# random initial start points will be drawn by the sampler,
pmpd.spec.randomStartPointRequested = True # This is essential, otherwise, random initialization won't happen
pmpd.spec.randomStartPointDomainLowerLimitVec = NDIM * [-25]
pmpd.spec.randomStartPointDomainUpperLimitVec = NDIM * [+25]
# set the parallelization model to multichain
pmpd.spec.parallelizationModel = "multi chain" # the value is case and white-space insensitive
# call the ParaDRAM sampler
pmpd.runSampler ( ndim = 4
, getLogFunc = getLogFunc
)
"""
file.write(contents)
```

Now, we run the MPI-enabled Python script in parallel on three cores, **on the terminal** (not in the Python session),

In [19]:

```
!ls && \
mpiexec -n 3 python sampling_multivariate_normal_distribution_via_paradram_parallel_multiChain.py || \
mpiexec -localonly -n 3 python sampling_multivariate_normal_distribution_via_paradram_parallel_multiChain.py
```

Unlike the the other modes of simulation, wether serial or `singleChain`

-parallel, the `multiChain`

-parallel ParadRAM simulation generates `5 * number_of_cores`

output files (prefixed by `mvn_parallel_multiChain*`

) on the system, separated from each other by their processor IDs (starting from 1).

By looking at the end of any of the output `_report.txt`

files, we will notice that the Kolmogorov-Smirnov (KS) probabilities of the similarities of pairs of these independent samples from indepedent MCMC chains is generally quite high, indicating the high level of similarities between the independent samples obtained from the independent MCMC chains. **This means that there is no evidence of the lack of convergence of the MCMC samples to the target objective function**. We know this for sure in this particular example, because the structure of the objective function is known to us. In other problems, however, this may never be known, in other words, *we can just hope that the convergence has occurred*.

Here is a KS-probability-table excerpt from the first processor's output `*_report.txt`

file,

In [20]:

```
import paramonte as pm
print(pm.version.interface.get())
print(pm.version.kernel.get())
pmpd = pm.ParaDRAM()
report = pmpd.readReport( "./out/mvn_parallel_multiChain"
, renabled = True
)[0] # keep only the first report file's contents
```

In [21]:

```
print(report.stats.chain.refined.kstest.prob.value)
print(report.stats.chain.refined.kstest.prob.description)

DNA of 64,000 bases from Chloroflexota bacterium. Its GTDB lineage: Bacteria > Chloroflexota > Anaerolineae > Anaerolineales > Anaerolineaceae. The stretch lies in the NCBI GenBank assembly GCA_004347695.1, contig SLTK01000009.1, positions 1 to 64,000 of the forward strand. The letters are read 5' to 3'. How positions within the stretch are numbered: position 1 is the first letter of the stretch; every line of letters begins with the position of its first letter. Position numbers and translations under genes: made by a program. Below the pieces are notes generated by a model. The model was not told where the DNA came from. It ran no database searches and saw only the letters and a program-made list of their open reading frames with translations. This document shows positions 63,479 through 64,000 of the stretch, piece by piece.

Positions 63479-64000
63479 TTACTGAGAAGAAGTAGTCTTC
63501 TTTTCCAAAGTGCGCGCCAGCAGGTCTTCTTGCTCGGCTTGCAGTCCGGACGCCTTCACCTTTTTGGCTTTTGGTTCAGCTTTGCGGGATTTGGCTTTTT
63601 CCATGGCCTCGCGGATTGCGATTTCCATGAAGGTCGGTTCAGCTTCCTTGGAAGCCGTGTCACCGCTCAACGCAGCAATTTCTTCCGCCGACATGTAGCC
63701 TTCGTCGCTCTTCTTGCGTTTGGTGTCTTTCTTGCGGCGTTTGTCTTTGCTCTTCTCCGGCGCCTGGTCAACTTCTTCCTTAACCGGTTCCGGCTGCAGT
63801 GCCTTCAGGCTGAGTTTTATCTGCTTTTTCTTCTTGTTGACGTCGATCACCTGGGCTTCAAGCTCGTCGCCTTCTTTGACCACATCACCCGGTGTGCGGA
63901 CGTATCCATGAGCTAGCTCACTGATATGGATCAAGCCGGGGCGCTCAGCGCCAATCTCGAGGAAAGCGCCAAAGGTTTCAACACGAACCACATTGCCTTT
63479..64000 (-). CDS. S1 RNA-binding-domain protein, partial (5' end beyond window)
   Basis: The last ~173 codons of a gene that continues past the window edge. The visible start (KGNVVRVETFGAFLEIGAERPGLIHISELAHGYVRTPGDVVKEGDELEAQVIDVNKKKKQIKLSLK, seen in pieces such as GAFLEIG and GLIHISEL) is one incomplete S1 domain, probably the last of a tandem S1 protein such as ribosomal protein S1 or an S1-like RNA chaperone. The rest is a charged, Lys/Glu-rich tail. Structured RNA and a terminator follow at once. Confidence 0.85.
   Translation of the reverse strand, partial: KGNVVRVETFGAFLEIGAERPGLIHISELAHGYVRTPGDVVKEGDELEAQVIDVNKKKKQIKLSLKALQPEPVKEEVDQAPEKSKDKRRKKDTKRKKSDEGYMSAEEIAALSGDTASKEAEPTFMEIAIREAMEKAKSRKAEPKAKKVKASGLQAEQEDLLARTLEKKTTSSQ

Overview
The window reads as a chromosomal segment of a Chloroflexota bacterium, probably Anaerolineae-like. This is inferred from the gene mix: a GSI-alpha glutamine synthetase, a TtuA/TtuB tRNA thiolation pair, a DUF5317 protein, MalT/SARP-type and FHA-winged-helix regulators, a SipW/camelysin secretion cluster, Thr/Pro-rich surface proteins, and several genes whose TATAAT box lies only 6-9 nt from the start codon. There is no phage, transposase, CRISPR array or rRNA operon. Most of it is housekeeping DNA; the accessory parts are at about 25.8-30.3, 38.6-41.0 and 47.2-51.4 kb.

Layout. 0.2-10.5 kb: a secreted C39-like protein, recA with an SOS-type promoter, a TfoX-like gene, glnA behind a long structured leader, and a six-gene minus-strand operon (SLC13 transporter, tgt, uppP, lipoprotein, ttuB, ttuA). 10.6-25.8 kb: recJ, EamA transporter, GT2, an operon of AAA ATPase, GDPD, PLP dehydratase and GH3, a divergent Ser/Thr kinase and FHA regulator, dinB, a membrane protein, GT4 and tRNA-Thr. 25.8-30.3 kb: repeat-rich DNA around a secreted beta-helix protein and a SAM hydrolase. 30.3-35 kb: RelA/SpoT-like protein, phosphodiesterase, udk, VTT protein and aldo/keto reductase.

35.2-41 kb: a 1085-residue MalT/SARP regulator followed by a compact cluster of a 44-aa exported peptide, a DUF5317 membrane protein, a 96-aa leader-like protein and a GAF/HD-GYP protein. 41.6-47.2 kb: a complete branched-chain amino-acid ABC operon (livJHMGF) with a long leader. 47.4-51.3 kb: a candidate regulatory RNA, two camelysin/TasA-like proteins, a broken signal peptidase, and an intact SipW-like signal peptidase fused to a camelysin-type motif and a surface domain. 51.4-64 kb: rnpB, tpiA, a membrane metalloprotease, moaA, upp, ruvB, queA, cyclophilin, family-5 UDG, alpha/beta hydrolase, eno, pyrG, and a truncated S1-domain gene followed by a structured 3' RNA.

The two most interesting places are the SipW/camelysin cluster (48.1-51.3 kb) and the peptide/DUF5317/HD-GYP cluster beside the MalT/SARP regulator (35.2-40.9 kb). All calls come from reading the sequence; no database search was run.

```

We can also read and visualize the results of these parallel runs just as before,

In [22]:

```
%matplotlib notebook
import paramonte as pm
pmpd = pm.ParaDRAM()
markovList = pmpd.readMarkovChain( "./out/mvn_parallel_multiChain_*"
, renabled = True
)
```

In [24]:

```
markovList[0].plot.line()
```

Let's take the log of the x-axis for better visualization,

In [25]:

```
markovList[0].plot.line()
markovList[0].plot.line.currentFig.axes.set_xscale("log")
```

We can compare this plot with the resulting Markov chain from, say, processor #3,

In [26]:

```
markovList[2].plot.line()
markovList[2].plot.line.currentFig.axes.set_xscale("log")
```

Or perhaps, compare all of the independent (compact) chains (of uniquely sampled points) on the same plot,

In [27]:

```
import matplotlib.pyplot as plt
import paramonte as pm
pmpd = pm.ParaDRAM()
pmpd.readReport("./out/mvn_parallel_multiChain")
pmpd.readChain("./out/mvn_parallel_multiChain")
plt.figure() # one figure for all plots
for process in range(pmpd.reportList[0].stats.parallelism.current.numProcess.value):
pmpd.chainList[process].plot.line.figure.enabled = False # all plots appear in the same plot
pmpd.chainList[process].plot.line.ccolumns = None # turn off color-mapping
pmpd.chainList[process].plot.line()
pmpd.chainList[process].plot.line.currentFig.axes.set_xscale("log")
```

Impressively, all independent chains, even though all start at random locations in the domain of the objective function, end up at the same sole peak of the objective function, as expected and illustrated in the above figure.

There are many more functionalities and features of the ParaMonte library that were neither explored nor mentioned in this example Jupyter notebook. You can explore them by checking the existing components of each attribute of the ParaDRAM sampler class and by visiting the ParaMonte library's documentation website.

In [ ]:

```
```